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Issue: 7/02

One of the keys to ensuring that a sprinkler system will be fully operational when needed is to provide supervision of the conditions that are essential for the proper operation of the sprinkler system. Along with periodic testing and maintenance according to applicable standards, knowing that all the valves that control the flow of water to any portion of the sprinkler system or water flow device is the best way to make sure everything will operate as expected. All of the control, test, and drain valves on a sprinkler system should have a permanent sign attached to them that describes their function and states whether they should be open or closed. These signs are required by NFPA13, 1999 3-8.3 and are available from most sprinkler distributors.

Most of the valves on sprinkler systems are used to either shut off the water supply to various sections for maintenance or to a water flow device. Since the main reason for sprinkler system failure is due to a closed valve, every valve that controls the flow of water to any portion of the sprinkler system should be open and have a valve supervisory switch installed on it.

Indicating Valves

Valves that are used for sprinkler systems are supposed to be indicating-type valves. This means a person should be able to tell whether the valve is open or shut by looking at it. There are mainly four types of these valves used:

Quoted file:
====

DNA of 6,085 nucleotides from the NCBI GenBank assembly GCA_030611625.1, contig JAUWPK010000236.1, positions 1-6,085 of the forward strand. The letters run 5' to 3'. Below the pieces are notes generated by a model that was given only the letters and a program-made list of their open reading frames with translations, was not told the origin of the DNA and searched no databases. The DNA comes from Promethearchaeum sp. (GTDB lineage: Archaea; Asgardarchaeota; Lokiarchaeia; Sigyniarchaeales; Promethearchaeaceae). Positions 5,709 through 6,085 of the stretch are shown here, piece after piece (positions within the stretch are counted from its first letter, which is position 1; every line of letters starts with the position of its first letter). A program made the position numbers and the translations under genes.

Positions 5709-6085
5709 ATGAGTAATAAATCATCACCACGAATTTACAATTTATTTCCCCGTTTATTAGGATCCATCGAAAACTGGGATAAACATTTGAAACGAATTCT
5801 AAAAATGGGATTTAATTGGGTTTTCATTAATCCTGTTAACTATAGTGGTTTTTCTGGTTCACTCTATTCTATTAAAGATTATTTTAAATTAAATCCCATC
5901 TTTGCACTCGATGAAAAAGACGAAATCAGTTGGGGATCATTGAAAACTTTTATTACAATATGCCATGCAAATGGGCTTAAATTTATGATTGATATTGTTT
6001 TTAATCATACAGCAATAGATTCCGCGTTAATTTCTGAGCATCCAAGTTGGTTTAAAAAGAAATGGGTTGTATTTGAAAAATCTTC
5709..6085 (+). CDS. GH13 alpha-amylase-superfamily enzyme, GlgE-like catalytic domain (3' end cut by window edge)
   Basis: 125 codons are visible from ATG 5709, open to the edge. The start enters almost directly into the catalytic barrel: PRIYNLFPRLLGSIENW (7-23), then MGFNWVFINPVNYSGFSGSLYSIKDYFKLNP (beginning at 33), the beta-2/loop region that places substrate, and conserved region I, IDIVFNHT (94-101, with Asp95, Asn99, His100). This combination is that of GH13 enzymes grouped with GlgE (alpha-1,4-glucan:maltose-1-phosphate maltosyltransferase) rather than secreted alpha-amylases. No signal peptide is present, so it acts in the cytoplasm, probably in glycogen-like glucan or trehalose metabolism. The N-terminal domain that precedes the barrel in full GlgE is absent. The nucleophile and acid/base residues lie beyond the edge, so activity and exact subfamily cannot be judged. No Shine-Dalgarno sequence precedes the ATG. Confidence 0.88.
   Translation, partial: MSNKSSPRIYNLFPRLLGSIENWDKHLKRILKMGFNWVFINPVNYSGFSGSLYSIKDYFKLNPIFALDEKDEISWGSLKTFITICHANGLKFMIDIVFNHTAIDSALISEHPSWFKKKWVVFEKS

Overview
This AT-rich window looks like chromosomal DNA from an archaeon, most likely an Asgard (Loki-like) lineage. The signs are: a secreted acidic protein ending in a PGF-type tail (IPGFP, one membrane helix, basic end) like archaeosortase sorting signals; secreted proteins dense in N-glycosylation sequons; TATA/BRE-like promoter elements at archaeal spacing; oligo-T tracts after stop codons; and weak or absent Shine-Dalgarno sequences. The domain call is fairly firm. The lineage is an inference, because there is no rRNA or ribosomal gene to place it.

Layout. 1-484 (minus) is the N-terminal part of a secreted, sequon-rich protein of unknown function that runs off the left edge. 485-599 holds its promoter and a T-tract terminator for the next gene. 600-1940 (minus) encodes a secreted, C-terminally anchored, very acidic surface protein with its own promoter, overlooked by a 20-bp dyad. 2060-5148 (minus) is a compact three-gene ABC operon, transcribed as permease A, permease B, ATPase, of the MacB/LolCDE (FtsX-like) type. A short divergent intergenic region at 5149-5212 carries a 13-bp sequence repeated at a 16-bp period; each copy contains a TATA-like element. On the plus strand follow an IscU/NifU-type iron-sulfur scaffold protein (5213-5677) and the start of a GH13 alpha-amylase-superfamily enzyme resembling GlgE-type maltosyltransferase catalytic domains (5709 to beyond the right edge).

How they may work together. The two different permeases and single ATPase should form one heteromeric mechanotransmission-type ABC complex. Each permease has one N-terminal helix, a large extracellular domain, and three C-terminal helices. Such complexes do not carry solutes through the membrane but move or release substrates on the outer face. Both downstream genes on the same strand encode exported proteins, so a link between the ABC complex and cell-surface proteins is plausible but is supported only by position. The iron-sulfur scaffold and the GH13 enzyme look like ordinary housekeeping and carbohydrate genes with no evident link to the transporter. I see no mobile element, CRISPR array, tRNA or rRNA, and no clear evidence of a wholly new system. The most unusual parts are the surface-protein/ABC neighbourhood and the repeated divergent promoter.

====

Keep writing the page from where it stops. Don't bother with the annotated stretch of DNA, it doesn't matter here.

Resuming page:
1. Post Indicator Valves (PIVs)--There are two types of these, usually found on the outside of the building. One is a yard-type, which looks a little like a fire hydrant and has at least one window in it that displays the words "OPEN" or "SHUT" on the target of the valve, depending on the valve condition. The yard PIV usually has a square operating nut on top and requires a special wrench, which is usually padlocked to the valve, to operate it. The other is a wall-type PIV, which extends from the outside of the building through the wall and attaches to the pipe on the inside of the building. It has the same windows and text as the yard-type, but this version has a large handwheel used to operate the valve. Both of these valves use the same type of tamper switch. There is usually a 1/2" pipe plug in the side, which can be removed and the switch screwed into the threaded hole. The tamper switch has a trip rod that is activated by the movement of the valve target.

2. Butterfly Valves--These use the same type of tamper switch as PIV valves; again, the switch is installed by removing a pipe plug and screwing the switch into the body of the valve. Butterfly valves operate by turning a crank or handwheel. There is a brightly colored flag or target to indicate valve position. When the valve is open, the flag is in line with the pipe. As the valve is closed, the flag moves so it is perpendicular to the pipe. Operating the valve also rotates a cam inside the valve, which operates the trip rod on the tamper switch.